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Embedding PipeScript

So you want to embed PipeScript in your project. This page will show you what you need to do!

It is assumed that you have already gone over and understand the tutorial.

Preparation

In order to get PipeScript working with your database or project, you need to do two things: Fit your data into a pipescript.Datapoint, and implement a DatapointIterator

Datapoint

This is the workhorse of PipeScript:

type Datapoint struct {
    Timestamp float64 `json:"t"`  // The UNIX timestamp in seconds
    Data interface{}  `json:"d"`  // The Data associated with the datapoint
}

Whatever your data format is, you will need to somehow fit it into the pipescript.Datapoint structure. If you have tabular data, map[string]interface{} is recommended for the Data portion of your Datapoints.

For more information, look at Datapoint’s documentation

DatapointIterator

The core underlying interface in use with PipeScript is the DatapointIterator

type DatapointIterator interface {
    Next() (*pipescript.Datapoint,error)
}

The iterator is what is used as an input to PipeScript, and it is what a parsed script returns. This allows parsing through gigabytes of data, since only a small fraction of the total dataset is being processed at one time.

The DatapointIterator returns your datapoint and nil error while it has data. Once it runs out of data, it returns nil,nil, which signifies an EOF. If at any point in time Next() returns an error, the iterator is assumed dead, and the entire pipeline using the iterator is no longer usable.

For more detail on DatapointIterator, look at its documentation.

Getting things working

package main

import (
    "fmt"

    "github.com/connectordb/pipescript" // Imports pipescript

    "log"

    "github.com/connectordb/pipescript/transforms"
)

// Replace this with your own implementation of DatapointIterator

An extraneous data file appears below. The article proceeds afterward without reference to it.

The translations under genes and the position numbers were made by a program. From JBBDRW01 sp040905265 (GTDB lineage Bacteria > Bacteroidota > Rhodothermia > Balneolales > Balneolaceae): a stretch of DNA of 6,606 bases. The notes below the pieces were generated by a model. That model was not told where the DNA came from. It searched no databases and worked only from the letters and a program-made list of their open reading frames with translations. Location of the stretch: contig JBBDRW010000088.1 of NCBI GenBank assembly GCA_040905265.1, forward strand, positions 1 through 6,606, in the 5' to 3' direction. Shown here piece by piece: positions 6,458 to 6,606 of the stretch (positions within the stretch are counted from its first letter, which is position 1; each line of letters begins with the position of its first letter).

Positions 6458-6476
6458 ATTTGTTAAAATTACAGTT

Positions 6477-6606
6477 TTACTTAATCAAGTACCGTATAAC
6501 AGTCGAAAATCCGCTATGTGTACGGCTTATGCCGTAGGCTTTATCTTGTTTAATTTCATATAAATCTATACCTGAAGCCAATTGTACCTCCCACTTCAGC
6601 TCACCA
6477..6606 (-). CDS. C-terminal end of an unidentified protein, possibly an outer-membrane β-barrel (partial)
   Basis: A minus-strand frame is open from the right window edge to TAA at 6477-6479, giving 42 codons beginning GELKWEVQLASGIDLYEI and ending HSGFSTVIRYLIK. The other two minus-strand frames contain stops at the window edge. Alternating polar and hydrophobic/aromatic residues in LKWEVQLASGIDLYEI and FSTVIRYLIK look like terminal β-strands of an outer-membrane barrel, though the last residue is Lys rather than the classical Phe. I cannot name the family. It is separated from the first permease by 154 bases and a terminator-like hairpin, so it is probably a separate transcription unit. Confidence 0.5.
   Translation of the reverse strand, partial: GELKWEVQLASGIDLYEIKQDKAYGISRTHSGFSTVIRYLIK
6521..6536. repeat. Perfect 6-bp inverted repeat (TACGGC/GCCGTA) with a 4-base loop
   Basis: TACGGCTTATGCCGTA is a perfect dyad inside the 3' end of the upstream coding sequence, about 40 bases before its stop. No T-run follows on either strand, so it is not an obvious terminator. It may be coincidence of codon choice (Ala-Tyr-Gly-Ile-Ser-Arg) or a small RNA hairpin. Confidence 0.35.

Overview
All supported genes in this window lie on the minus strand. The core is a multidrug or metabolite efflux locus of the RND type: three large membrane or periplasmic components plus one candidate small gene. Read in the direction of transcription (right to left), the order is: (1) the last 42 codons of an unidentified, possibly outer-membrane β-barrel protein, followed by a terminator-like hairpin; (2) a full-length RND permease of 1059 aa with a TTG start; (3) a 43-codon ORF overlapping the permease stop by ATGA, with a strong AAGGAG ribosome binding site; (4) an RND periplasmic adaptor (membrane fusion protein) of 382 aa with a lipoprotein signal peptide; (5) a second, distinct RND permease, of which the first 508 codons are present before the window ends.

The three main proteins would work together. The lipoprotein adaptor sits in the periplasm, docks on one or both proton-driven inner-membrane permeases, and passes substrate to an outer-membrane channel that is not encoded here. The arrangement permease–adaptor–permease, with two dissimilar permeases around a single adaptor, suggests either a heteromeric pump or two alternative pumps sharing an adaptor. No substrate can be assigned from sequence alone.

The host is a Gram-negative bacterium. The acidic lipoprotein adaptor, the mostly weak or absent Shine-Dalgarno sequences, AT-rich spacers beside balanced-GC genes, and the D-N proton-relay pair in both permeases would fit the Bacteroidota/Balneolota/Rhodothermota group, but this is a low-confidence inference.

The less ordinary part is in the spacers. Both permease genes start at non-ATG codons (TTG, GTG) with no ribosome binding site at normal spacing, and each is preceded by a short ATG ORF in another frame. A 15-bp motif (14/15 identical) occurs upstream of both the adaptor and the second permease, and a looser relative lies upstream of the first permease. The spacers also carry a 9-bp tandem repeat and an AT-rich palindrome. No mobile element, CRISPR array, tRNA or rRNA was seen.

type MyDatapointIterator struct {
    MyData       []int
    MyTimestamps []float64
    iter         int
}

// Next is the only method you need to implement
func (myiter *MyDatapointIterator) Next() (*pipescript.Datapoint, error) {
    i := myiter.iter
    if i >= len(myiter.MyData) {
        return nil, nil // When done, return nil,nil
    }
    dp := &pipescript.Datapoint{Timestamp: myiter.MyTimestamps[i], Data: myiter.MyData[i]}

    myiter.iter++
    return dp, nil
}

func main() {
    // Registers all of the transforms that come with PipeScript (the PipeScript 'standard library').
    // you can pick and choose the transforms you want by importing only the sub-directories you want.
    // Look at https://github.com/connectordb/pipescript/tree/master/transforms for details
    transforms.Register()

    fmt.Printf("Running My Script!\n")

    // The Parse method will generate your script
    s, err := pipescript.Parse("if $ < 5 | sum")
    if err != nil {
        log.Fatal(err.Error())
    }

    // SetInput sets the input iterator of PipeScript
    s.SetInput(&MyDatapointIterator{
        []int{3, 7, 2, 4},
        []float64{1, 2, 3, 4},
        0,
    })

    dp := &pipescript.Datapoint{}
    for dp != nil && err == nil {
        // Get the next output datapoint from the script
        dp, err = s.Next()

        fmt.Printf("%v\n", dp)
    }
    if err != nil {
        log.Fatal(err.Error())
    }

    fmt.Printf("Done!\n")
}

Custom Transforms

This Site

Contribute

ConnectorDB is a very new open-source project. If you are a designer/developer or ML enthusiast, head on over to the connectordb github, where you can choose which part of ConnectorDB you want to contribute towards! Pull requests or bug reports are welcome!